As history, Collingwood’s last chapter is difficult, for the reasons that trouble Herbert Read at the beginning of his Concise History of Modern Painting (revised 1968, augmented 1974). Read opens his first chapter with a passage from Collingwood’s Speculum Mentis (1924):

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NL XLIV: The Turks

Index to this series

The last part of Collingwood’s New Leviathan (Oxford, 1942) is “Barbarism.” The first chapter of the part is “What Barbarism Is”; the remaining chapters describe examples of barbarism in turn. The fourth and last example is the one that Britain is fighting as Collingwood writes.

Sun behind mosque on cover of The Ottoman Centuries (Lord Kinross, a.k.a. Patrick Balfour) Continue reading

Antitheses

This is an attempt at a dialectical understanding of freedom and responsibility, punishment and forgiveness, things like that. My text is a part of the Gospel, though I attribute no special supernatural power to this. I shall refer also to the Dialogues of Plato.

The Antitheses are the six parallel teachings, delivered by Jesus of Nazareth in the Sermon on the Mount, as recounted in Chapter 5 of the Gospel According to St Matthew, starting at verse 21. I summarize:

  1. Do not kill people; do not even get angry with them.

  2. Do not commit adultery; do not even fantasize about it.

  3. In divorce, follow the established procedure; do not even divorce.

  4. Do not forswear yourself; do not even swear.

  5. Keep retribution commensurate with the crime; do not even seek retribution.

  6. Love your neighbor; love even your enemy.

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NL XLIII: The Second Barbarism: The ‘Albigensian Heresy’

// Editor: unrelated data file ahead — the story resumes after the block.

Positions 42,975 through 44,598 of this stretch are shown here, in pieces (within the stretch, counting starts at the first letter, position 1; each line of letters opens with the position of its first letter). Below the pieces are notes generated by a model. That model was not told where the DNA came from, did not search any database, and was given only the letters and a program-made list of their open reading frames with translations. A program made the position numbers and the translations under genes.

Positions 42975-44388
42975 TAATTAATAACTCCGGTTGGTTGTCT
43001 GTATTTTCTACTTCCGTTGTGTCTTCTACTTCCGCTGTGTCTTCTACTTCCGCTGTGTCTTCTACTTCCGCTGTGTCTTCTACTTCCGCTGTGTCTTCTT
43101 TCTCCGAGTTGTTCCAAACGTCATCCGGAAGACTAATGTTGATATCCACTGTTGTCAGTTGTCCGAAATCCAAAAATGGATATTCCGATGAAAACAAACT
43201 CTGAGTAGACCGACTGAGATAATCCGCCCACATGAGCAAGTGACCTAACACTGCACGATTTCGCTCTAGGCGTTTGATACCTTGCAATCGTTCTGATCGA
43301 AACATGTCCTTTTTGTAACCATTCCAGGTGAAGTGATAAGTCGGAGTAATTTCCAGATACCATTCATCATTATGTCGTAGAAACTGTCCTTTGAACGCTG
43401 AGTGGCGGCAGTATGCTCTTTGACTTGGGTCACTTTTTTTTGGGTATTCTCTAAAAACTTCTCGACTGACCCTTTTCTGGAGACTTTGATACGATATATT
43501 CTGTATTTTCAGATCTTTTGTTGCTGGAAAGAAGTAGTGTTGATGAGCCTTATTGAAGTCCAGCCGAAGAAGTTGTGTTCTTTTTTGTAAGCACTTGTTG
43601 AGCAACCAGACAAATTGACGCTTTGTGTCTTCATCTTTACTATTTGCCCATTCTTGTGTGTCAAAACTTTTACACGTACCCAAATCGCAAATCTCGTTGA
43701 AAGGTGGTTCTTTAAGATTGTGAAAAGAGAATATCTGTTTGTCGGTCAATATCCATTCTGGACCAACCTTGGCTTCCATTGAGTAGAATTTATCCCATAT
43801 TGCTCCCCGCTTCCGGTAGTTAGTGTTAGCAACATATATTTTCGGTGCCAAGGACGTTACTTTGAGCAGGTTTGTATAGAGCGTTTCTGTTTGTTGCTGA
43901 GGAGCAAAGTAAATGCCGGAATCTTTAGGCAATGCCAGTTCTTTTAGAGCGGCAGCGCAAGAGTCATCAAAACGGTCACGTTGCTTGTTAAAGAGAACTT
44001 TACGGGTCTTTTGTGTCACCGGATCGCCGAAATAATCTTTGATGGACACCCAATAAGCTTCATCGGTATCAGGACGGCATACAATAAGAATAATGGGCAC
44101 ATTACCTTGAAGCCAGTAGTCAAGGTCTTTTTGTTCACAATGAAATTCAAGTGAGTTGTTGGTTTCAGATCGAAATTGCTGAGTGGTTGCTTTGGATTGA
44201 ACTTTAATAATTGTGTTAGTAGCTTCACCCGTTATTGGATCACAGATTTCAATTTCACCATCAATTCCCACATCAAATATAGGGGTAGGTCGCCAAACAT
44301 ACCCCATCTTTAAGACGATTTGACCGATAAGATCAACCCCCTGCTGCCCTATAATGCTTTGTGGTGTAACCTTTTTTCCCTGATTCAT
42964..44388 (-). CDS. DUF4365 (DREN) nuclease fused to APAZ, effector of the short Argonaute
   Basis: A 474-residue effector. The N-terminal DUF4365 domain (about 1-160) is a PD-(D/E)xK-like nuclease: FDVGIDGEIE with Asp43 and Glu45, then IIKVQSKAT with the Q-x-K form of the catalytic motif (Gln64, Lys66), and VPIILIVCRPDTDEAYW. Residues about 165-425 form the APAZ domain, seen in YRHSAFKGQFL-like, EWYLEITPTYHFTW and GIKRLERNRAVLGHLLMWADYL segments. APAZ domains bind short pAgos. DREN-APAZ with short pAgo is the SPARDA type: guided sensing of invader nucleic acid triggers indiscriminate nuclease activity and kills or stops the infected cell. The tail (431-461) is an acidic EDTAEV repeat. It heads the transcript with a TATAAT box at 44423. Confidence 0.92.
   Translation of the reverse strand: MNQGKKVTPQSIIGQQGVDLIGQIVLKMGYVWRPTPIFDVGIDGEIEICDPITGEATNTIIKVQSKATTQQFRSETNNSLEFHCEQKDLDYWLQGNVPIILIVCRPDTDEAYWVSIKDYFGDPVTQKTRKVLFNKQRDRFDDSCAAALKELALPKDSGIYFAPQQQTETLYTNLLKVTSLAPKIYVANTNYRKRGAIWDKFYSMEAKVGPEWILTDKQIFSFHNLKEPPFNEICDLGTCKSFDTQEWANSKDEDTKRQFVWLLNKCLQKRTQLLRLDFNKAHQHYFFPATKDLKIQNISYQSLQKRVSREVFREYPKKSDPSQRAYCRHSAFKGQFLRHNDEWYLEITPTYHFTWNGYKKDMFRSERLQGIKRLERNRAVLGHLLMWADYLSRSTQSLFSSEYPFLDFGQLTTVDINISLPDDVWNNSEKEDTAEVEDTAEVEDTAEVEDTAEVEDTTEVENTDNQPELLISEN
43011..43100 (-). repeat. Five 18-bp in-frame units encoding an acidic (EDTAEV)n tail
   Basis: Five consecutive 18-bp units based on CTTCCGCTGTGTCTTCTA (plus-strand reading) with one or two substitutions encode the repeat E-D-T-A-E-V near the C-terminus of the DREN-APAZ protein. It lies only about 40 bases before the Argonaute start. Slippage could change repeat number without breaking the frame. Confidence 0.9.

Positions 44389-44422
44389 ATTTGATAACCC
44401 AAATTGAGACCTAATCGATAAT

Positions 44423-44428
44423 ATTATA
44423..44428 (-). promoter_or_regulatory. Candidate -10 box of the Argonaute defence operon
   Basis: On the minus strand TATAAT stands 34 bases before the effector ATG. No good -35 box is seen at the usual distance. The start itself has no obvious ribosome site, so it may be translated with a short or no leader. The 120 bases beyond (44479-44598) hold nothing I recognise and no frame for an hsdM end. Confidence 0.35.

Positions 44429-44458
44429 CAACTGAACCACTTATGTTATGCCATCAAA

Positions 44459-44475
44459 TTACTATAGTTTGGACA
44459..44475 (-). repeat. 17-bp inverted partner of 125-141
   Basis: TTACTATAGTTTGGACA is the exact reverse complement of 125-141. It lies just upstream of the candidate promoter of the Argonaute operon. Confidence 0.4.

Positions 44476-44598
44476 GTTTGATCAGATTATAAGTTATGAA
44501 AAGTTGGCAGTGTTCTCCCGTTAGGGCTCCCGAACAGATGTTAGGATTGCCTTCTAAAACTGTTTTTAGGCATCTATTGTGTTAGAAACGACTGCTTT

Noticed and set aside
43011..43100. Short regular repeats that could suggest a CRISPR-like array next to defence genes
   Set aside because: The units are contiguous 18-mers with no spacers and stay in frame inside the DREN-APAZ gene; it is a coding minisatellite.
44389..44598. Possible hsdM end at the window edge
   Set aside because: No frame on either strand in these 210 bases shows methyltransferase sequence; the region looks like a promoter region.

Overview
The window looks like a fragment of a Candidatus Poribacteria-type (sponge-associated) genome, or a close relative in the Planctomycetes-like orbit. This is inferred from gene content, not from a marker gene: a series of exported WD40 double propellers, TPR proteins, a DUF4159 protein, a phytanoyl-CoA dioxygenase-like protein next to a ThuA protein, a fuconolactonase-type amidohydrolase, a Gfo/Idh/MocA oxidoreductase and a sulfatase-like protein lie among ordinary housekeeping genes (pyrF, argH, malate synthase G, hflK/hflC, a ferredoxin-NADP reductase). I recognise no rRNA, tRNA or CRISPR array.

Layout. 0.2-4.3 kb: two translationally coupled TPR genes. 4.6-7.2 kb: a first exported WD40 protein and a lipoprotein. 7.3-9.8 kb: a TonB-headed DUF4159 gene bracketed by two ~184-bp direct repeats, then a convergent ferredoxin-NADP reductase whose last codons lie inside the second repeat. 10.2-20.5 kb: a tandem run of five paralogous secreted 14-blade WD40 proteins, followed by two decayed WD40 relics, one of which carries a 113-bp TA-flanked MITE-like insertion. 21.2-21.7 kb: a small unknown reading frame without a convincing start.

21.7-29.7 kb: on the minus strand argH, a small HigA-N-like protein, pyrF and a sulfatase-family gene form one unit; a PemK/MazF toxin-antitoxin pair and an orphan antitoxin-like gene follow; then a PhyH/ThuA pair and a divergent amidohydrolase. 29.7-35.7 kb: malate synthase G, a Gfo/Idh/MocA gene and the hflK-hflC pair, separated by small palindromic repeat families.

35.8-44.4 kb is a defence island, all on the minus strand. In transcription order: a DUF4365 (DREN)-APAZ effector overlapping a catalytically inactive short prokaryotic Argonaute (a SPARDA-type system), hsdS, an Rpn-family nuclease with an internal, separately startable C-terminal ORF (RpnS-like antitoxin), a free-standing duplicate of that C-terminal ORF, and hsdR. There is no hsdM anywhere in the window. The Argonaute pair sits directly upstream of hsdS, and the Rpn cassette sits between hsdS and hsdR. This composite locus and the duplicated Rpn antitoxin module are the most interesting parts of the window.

Index to this series

Summary. Suppose your society has certain rites and customs, perceived as essential to its functioning. When some persons among you reject those rites and customs, what are you going to do? Persecution would be the normal response of a society that aimed to preserve itself. In the example to be considered here, the society is medieval Christendom, where

  • buildings called churches were customarily the abode of friendly spirits, and
  • the rite of swearing an oath was a sign of special commitment.

Oaths and churches were rejected by persons called Paulicians, or Bogomils, or Albigensians. Their beliefs were Manichaean. These persons were persecuted so successfully that we do not understand them very well. Therefore we must leave open the question of whether they were barbarists.

Here I am going to review, among other things,

  • what it means to fight barbarism;
  • the response to German bombardment described in Goodbye, Mr. Chips;
  • what Jesus Christ says about swearing;
  • how the United States accommodates various beliefs (as by allowing affirming instead of swearing, or allowing Muslims to swear on a Quran);
  • the threat of a lying President;
  • the threat of ignoring climate change;
  • the etymology of heresy;
  • the discussion of mythos and logos in Pirsig.

Fire temple, Yazd, Iran, September 2012. See “Duty to Nature